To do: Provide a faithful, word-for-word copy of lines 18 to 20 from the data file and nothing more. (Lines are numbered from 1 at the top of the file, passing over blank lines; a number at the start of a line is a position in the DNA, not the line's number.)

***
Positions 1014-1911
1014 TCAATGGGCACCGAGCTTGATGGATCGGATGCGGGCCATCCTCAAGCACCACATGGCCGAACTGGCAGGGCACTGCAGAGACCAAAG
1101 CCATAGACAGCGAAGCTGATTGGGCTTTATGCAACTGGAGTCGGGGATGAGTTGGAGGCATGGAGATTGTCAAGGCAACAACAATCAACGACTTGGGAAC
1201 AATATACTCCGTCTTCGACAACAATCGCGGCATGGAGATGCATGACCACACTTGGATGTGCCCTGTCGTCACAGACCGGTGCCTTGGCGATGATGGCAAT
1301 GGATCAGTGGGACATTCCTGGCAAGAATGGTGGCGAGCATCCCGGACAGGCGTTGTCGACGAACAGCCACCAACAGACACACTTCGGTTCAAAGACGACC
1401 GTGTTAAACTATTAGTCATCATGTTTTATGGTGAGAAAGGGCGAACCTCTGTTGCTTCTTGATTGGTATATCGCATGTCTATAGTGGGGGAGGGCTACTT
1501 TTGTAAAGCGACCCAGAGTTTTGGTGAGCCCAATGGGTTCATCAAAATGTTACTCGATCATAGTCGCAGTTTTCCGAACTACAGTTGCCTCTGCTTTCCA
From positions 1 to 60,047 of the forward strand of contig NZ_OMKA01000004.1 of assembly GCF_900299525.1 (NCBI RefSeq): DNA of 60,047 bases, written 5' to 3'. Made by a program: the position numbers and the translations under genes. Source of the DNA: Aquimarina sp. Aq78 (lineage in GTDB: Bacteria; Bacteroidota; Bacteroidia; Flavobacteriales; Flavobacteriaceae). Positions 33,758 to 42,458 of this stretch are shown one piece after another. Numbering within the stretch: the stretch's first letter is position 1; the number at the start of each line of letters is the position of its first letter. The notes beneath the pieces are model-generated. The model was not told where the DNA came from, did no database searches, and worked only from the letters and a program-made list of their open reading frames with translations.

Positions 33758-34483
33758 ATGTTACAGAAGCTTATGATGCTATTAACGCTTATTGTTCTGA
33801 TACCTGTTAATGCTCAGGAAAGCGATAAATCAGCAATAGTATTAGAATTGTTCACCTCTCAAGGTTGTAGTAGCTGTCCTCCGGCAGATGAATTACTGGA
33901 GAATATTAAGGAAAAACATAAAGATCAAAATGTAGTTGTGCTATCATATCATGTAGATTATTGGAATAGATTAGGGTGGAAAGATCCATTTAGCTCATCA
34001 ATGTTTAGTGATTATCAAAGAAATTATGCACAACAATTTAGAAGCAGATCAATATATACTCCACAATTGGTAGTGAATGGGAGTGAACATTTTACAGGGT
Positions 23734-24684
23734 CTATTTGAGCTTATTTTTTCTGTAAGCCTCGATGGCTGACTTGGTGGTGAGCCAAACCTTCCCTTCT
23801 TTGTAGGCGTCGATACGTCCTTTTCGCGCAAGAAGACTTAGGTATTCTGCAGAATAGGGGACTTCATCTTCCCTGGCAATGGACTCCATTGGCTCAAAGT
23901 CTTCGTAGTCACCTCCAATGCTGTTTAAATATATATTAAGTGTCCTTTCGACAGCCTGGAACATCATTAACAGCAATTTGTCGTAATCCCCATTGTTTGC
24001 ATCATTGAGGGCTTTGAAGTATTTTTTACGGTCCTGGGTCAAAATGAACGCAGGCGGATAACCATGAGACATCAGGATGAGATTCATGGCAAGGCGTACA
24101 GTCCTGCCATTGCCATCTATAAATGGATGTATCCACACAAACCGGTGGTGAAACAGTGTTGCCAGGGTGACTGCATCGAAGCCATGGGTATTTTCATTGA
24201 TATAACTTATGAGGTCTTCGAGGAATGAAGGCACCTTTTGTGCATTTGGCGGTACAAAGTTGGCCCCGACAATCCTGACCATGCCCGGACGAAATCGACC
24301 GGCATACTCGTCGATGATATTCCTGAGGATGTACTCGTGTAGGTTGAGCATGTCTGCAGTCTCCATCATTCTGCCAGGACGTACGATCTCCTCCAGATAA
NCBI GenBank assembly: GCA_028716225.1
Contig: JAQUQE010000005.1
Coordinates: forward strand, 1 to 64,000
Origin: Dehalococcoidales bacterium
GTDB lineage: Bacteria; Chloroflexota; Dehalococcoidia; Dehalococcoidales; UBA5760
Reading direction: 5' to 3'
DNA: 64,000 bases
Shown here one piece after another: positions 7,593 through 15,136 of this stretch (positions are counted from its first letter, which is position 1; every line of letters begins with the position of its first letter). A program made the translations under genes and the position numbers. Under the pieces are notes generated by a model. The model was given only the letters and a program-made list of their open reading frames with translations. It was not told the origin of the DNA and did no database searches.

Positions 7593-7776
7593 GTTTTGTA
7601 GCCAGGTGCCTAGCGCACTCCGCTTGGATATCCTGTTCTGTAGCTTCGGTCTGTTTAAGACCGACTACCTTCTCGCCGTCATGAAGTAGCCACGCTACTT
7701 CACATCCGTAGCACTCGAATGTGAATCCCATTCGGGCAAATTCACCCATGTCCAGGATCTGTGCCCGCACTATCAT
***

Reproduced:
24001 ATCATTGAGGGCTTTGAAGTATTTTTTACGGTCCTGGGTCAAAATGAACGCAGGCGGATAACCATGAGACATCAGGATGAGATTCATGGCAAGGCGTACA
24101 GTCCTGCCATTGCCATCTATAAATGGATGTATCCACACAAACCGGTGGTGAAACAGTGTTGCCAGGGTGACTGCATCGAAGCCATGGGTATTTTCATTGA
24201 TATAACTTATGAGGTCTTCGAGGAATGAAGGCACCTTTTGTGCATTTGGCGGTACAAAGTTGGCCCCGACAATCCTGACCATGCCCGGACGAAATCGACC